The only real thing that can be done is a boycott of Music from Major labels. Of course that has some serious flaws like, how many people may lose their business/job because of a boycott or it may force the major labels into a corner where they take severely rediculous legal action and use their money to win. It's an ugly situation really but I am already boycotting and I would still suggest others do! How could one sue their own customer and then expect that he will buy a cd from them in the future? It makes no sense! All it really does is prove another point i made on my own thread - The RIAA are making business out of lawsuits. People settling for $5,000 probably would never have spent $5,000 on CD's in 10 manybe 20 years, so they are profiting on every single person they take action against! Once again proving their main goal as head of the recording industry is money and not music! So it's all completely backwards. It would seem like a defeat but another approach would be for p2p united to completely stop p2p activity and challange some of these laws and accusations in court, that way, with p2p offline, courts/governments may decide not to criminalise p2p till they've heard what p2p united have to say! The RIAA are seriously outside the law with even just the accusations they make about the "operators of p2p" and their "conspiracy to lure kids to pornography". These absolute lie's also prove my point that p2p is their main goal, they want to kill it no matter what it takes, i'd doubt the pirated music is anywhere near the no.1 priority! Anyways, enuff of that, its 05:42am here, i gotta grab some sleep :-)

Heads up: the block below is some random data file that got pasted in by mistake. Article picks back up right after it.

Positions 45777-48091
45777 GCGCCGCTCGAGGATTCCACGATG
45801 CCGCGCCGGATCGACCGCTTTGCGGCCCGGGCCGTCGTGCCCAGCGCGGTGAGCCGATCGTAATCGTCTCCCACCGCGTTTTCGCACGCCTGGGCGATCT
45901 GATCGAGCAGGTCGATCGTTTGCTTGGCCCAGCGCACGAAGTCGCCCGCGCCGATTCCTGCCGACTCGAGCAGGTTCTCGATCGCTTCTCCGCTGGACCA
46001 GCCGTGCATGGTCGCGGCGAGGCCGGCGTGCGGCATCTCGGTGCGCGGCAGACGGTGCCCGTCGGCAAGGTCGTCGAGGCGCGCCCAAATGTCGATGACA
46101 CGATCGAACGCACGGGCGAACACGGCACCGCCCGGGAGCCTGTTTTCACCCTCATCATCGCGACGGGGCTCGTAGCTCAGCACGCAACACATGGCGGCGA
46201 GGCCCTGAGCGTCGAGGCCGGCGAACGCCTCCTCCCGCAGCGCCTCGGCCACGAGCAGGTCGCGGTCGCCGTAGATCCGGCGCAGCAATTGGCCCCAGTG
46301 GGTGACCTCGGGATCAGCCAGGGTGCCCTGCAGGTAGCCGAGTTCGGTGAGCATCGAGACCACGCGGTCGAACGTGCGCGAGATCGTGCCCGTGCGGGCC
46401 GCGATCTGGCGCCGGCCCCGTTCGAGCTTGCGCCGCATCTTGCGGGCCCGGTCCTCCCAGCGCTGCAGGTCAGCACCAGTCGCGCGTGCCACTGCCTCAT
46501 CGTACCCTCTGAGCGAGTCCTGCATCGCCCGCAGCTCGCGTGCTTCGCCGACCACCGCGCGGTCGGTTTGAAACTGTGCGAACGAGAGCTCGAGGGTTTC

1430.3.2004 19:59